As the number of COVID-19 cases began to skyrocket in March 2020, Congress passed the Coronavirus Aid, Relief, and Economic Security (CARES) Act. The legislation may make it easier for Americans to access money in their retirement plans, temporarily waiving the 10% early-withdrawal penalty and increasing the amount they could borrow. Understanding these new guidelines and the other rules for loans and early withdrawals may help you determine if they are appropriate options during a financial crisis. (Remember that tapping retirement savings now could risk your financial situation in the future.)
Retirement confidence is significantly lower among those who say their employment status has negatively changed or anticipate it to negatively change within the next six months because of the Covid-19 pandemic.
An ongoing study of IRA accounts has consistently found that women, on average, have lower retirement savings balances than men (see chart). Though there may be multiple reasons for this disparity, the most fundamental are the wage gap between men and women and the fact that women are more likely than men to take time off to care for children and other family members.1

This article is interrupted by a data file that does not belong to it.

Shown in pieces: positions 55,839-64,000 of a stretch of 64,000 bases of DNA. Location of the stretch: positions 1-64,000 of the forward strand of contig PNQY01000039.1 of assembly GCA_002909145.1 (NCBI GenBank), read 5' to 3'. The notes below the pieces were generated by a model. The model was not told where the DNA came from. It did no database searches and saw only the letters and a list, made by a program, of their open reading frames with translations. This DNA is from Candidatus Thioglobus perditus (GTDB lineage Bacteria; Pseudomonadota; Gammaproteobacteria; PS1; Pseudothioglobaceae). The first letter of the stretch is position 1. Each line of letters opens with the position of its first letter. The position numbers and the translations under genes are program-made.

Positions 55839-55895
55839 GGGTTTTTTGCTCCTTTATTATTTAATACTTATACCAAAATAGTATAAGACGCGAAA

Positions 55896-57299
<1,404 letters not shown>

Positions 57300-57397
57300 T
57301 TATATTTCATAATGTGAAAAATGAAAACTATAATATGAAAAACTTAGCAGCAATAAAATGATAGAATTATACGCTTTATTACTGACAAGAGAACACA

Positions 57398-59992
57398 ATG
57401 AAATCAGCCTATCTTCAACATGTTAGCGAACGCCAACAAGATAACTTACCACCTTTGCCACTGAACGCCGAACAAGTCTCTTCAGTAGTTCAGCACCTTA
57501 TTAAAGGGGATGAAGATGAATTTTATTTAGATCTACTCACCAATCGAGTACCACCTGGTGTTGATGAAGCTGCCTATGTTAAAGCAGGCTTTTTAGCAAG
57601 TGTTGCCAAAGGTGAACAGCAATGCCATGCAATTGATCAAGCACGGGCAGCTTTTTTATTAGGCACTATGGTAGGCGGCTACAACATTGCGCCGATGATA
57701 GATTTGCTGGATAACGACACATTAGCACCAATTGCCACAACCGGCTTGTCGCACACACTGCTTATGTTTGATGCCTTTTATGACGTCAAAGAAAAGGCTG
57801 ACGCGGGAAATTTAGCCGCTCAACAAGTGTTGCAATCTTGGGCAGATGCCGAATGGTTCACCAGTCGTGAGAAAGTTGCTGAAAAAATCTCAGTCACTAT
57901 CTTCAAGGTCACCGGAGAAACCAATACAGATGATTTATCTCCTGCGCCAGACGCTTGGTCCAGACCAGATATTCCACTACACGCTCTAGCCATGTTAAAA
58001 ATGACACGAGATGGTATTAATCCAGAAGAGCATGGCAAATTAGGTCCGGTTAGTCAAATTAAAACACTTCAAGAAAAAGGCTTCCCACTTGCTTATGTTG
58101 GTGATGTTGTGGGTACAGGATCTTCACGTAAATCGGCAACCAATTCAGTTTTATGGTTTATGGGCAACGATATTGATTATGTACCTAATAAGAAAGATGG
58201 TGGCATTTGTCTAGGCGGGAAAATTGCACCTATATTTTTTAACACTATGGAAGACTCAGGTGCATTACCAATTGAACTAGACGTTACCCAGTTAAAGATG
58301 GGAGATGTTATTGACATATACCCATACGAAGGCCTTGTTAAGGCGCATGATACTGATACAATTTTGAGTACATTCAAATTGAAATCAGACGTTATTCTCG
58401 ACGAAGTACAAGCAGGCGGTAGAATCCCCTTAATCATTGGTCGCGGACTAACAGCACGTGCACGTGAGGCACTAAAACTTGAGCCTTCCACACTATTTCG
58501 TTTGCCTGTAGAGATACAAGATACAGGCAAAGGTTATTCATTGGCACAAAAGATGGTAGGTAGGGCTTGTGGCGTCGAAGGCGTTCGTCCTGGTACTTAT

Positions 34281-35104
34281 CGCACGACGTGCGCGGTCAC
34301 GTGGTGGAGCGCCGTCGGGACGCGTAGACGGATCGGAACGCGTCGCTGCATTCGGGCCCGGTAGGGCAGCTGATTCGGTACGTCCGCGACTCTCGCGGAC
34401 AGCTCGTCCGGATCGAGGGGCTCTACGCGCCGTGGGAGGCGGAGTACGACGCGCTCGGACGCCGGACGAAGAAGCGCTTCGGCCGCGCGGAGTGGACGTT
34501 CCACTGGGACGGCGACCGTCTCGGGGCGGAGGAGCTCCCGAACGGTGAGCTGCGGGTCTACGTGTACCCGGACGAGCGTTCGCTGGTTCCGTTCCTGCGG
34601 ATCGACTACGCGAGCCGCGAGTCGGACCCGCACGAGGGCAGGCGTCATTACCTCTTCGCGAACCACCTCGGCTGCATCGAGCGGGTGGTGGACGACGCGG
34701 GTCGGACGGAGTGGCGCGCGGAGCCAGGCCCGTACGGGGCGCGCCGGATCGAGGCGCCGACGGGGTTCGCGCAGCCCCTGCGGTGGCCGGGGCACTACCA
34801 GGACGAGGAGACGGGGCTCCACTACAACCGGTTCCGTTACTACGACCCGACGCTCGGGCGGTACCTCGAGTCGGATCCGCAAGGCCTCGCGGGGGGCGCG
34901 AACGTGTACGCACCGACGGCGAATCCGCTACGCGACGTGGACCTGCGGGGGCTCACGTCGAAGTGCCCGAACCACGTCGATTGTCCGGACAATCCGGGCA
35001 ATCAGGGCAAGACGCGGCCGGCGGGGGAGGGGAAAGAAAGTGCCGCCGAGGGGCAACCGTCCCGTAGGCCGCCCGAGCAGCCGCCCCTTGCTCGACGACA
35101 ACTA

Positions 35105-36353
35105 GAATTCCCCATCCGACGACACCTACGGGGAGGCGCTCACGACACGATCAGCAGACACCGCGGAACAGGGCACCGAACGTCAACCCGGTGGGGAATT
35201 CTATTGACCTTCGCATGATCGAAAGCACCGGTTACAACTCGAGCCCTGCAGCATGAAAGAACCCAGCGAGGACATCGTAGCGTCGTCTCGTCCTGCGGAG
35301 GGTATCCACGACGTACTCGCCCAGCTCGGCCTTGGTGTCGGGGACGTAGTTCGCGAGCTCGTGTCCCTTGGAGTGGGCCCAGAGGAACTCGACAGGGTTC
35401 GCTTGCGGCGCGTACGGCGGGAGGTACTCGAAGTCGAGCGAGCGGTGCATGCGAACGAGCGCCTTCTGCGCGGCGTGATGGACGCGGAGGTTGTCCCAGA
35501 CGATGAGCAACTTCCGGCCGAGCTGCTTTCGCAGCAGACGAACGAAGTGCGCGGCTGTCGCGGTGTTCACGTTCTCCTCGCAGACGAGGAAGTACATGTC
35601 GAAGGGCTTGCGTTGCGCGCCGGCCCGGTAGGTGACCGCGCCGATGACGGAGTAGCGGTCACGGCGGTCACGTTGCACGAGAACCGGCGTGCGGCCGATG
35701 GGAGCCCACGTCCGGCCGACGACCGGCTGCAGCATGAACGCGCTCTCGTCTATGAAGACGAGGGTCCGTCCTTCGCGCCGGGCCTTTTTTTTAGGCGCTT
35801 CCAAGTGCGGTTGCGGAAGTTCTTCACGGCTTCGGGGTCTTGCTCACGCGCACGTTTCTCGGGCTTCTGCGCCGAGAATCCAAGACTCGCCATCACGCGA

At any age, health care is a priority. But when you retire, you should probably focus more on health care than ever before. That’s why it’s particularly important for women to factor in the cost of health care, including long-term care, as part of their retirement plan.
Each year for its Retirement Confidence Survey, the Employee Benefit Research Institute (EBRI) surveys 1,000 workers and 1,000 retirees to assess how confident they are in their ability to afford a comfortable retirement. Once again, in 2019, retirees expressed stronger confidence than workers:
Almost 100 million Americans, representing about 44% of U.S. households, owned mutual funds in 2018. Saving for retirement was the primary goal for 73% of investors; other goals included saving for college or a house, building an emergency fund, or providing current income.
Retirement Confidence Increases for Workers and Retirees
Everyone wants financial security. Yet women often face financial headwinds that can affect their ability to achieve it. The good news is that women today have never been in a better position to achieve financial security for themselves and their families.
Medicare premiums, deductibles, and coinsurance amounts change annually. Here’s a look at some of the costs that will apply in 2019 if you’re enrolled in Original Medicare (Part A and Part B).
As people move through different stages of life, there are new financial opportunities — and potential pitfalls — around every corner. Have you made any of these mistakes?